The 1983 Agreements did not contain arbitration clauses.
On July 29, 1998, HRI sent the Bradleys' attorney a letter setting forth its position, pointing out that the 1983 Agreements required the Bradleys to sign new franchise agreements if they wished to renew the franchises. HRI asserted that its January 30, 1998, letter constituted the notice required by Cal. Bus. Prof. Code § 20025, and that the franchises were not renewed because of the Bradleys' failure to execute the 1998 Agreements unconditionally and to execute a Release Agreement and a Velda Equipment Agreement. Nonetheless, HRI offered the Bradleys another 30-day period within which to execute the required documents, "without condition, qualification or protest."
On July 30, 1998, HRI sent the Bradleys new sets of renewal documents, including copies of the 1998 Agreements. HRI informed the Bradleys that, in order to renew their franchises, they needed to execute the documents by September 4, 1998, in accordance with the terms of the July 29 letter, unaccompanied by "any conditions, qualifications or protests that could impact in any way the creation of binding agreements."
The Bradleys did not execute the new documents, instead filing this suit against HRI, on July 31, 1998. The Bradleys contended that they were entitled to continue operating their franchises under the 1983 Agreements and sought a declaration of their right to do so. They further sought a determination of the enforceability of the 1998 Agreements, contending not only that they were adhesion contracts, but that they violated Cal. Bus. Prof. Code § 20040.5 by requiring disputes to be resolved outside California. The Bradleys also alleged that the 1983 and the 1998 Agreements violated Cal. Bus. Prof. Code § 16600, and that HRI engaged in unfair business practices. HRI moved for summary judgment on the first claim — the Bradleys' rights under the 1983 Agreements. HRI sought a declaration that the franchises were not validly renewed upon the expiration of the 1983 Agreements, or, in the alternative, that the Bradleys renewed their franchises under the terms of the 1998 Agreements and hence were required to arbitrate all claims raised in the lawsuit pursuant to the arbitration provision in the 1998 Agreements.
Section 16600 provides that "every contract by which anyone is restrained from engaging in a lawful profession, trade, or business of any kind is to that extent void." Cal. Bus. Prof. Code § 16600.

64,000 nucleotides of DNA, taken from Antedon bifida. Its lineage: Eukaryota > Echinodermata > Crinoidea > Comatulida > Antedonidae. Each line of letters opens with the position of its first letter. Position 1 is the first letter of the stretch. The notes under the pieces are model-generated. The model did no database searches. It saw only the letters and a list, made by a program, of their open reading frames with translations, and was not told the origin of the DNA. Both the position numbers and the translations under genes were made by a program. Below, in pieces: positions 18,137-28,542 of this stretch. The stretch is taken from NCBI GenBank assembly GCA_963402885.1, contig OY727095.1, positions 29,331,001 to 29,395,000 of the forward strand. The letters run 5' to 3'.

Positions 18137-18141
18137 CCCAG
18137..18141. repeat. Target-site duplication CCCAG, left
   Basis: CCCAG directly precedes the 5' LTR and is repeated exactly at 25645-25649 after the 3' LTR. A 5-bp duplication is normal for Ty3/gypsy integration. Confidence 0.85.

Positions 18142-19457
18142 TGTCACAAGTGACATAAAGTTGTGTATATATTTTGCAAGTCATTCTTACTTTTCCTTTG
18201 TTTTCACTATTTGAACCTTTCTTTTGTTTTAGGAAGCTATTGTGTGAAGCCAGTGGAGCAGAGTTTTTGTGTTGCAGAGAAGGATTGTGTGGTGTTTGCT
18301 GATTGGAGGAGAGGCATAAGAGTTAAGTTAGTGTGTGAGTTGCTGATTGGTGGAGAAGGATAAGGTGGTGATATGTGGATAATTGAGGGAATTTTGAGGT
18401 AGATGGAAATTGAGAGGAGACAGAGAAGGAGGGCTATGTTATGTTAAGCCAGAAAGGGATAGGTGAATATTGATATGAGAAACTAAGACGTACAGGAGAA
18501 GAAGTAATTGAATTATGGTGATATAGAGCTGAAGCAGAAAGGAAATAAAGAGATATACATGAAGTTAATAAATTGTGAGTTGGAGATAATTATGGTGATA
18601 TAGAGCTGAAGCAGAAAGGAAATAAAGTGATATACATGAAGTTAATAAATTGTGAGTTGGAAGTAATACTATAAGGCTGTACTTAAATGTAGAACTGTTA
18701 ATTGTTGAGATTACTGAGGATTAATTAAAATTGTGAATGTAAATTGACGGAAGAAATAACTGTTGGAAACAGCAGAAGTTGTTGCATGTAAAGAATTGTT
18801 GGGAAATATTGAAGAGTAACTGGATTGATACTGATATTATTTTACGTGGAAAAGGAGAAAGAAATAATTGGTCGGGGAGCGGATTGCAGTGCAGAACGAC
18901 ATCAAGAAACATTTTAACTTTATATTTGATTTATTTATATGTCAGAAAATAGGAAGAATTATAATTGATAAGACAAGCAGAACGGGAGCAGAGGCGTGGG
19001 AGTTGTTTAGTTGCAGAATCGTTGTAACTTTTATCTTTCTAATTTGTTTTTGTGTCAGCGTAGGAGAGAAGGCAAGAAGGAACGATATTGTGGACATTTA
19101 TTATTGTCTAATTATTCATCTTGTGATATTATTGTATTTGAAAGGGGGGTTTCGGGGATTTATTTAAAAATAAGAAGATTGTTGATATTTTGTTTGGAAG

The district court rejected the Bradleys' argument that they were entitled to "automatically renew" the 1983 Agreements without signing new franchise agreements, pointing to ¶ III of the 1983 Agreements, which explicitly stated that the franchisee was required to sign "a then current Franchise Agreement" in order to renew. The court then addressed HRI's contention that it was entitled to terminate the 1983 Agreements under Cal. Bus. Prof. Code § 20025(f), which permits a franchisor to refuse to renew if it provides 180 days prior written notice and the parties fail to agree to changes or additions to the franchise agreement. The court concluded that HRI had given the requisite statutory notice of intent not to renew, but that the Bradleys did not "fail to agree" to the terms of the 1998 Agreements. The court reasoned that the Bradleys' execution of the 1998 Agreements evidenced their intent to be bound by the agreement, and that by signing "under protest," they intended only "to preserve their ability to challenge the legality of certain provisions of the agreements."
Because the Bradleys executed the 1998 Agreements, they were bound by all of its provisions, including the arbitration clause. The court, however, concluded that the arbitration clause was enforceable only if the arbitration was conducted in California, citing Cal. Bus. Prof. Code § 20040.5. The court therefore denied HRI's motion for summary judgment, ordered the parties to participate in arbitration in California, and dismissed the case.
The statute provides that "[a] provision in a franchise agreement restricting venue to a forum outside this state is void with respect to any claim arising under or relating to a franchise agreement involving a franchise business operating within this state." Cal. Bus. Prof. Code § 20040.5.
STANDARD OF REVIEW